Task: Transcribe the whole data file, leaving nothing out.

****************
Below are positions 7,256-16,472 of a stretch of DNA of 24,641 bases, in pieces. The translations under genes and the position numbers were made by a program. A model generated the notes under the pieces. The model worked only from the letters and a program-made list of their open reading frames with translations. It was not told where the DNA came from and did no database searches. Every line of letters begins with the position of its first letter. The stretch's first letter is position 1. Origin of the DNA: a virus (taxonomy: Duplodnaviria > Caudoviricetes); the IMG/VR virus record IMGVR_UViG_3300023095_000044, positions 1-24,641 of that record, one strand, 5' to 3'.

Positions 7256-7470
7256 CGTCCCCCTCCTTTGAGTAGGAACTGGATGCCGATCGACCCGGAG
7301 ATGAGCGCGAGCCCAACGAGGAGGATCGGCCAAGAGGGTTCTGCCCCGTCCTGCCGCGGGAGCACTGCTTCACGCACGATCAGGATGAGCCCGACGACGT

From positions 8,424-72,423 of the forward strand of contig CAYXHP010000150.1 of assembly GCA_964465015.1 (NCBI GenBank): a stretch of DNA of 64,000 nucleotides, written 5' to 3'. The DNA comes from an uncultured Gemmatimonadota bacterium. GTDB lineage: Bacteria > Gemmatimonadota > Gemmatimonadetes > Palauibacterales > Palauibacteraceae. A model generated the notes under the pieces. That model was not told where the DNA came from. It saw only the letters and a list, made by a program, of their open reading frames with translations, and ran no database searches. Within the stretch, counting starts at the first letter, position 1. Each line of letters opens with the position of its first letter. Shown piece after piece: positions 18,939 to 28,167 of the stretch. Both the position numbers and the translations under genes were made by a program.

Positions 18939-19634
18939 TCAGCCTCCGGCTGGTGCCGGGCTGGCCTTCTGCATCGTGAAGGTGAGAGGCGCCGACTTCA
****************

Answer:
Below are positions 7,256-16,472 of a stretch of DNA of 24,641 bases, in pieces. The translations under genes and the position numbers were made by a program. A model generated the notes under the pieces. The model worked only from the letters and a program-made list of their open reading frames with translations. It was not told where the DNA came from and did no database searches. Every line of letters begins with the position of its first letter. The stretch's first letter is position 1. Origin of the DNA: a virus (taxonomy: Duplodnaviria > Caudoviricetes); the IMG/VR virus record IMGVR_UViG_3300023095_000044, positions 1-24,641 of that record, one strand, 5' to 3'.

Positions 7256-7470
7256 CGTCCCCCTCCTTTGAGTAGGAACTGGATGCCGATCGACCCGGAG
7301 ATGAGCGCGAGCCCAACGAGGAGGATCGGCCAAGAGGGTTCTGCCCCGTCCTGCCGCGGGAGCACTGCTTCACGCACGATCAGGATGAGCCCGACGACGT

From positions 8,424-72,423 of the forward strand of contig CAYXHP010000150.1 of assembly GCA_964465015.1 (NCBI GenBank): a stretch of DNA of 64,000 nucleotides, written 5' to 3'. The DNA comes from an uncultured Gemmatimonadota bacterium. GTDB lineage: Bacteria > Gemmatimonadota > Gemmatimonadetes > Palauibacterales > Palauibacteraceae. A model generated the notes under the pieces. That model was not told where the DNA came from. It saw only the letters and a list, made by a program, of their open reading frames with translations, and ran no database searches. Within the stretch, counting starts at the first letter, position 1. Each line of letters opens with the position of its first letter. Shown piece after piece: positions 18,939 to 28,167 of the stretch. Both the position numbers and the translations under genes were made by a program.

Positions 18939-19634
18939 TCAGCCTCCGGCTGGTGCCGGGCTGGCCTTCTGCATCGTGAAGGTGAGAGGCGCCGACTTCA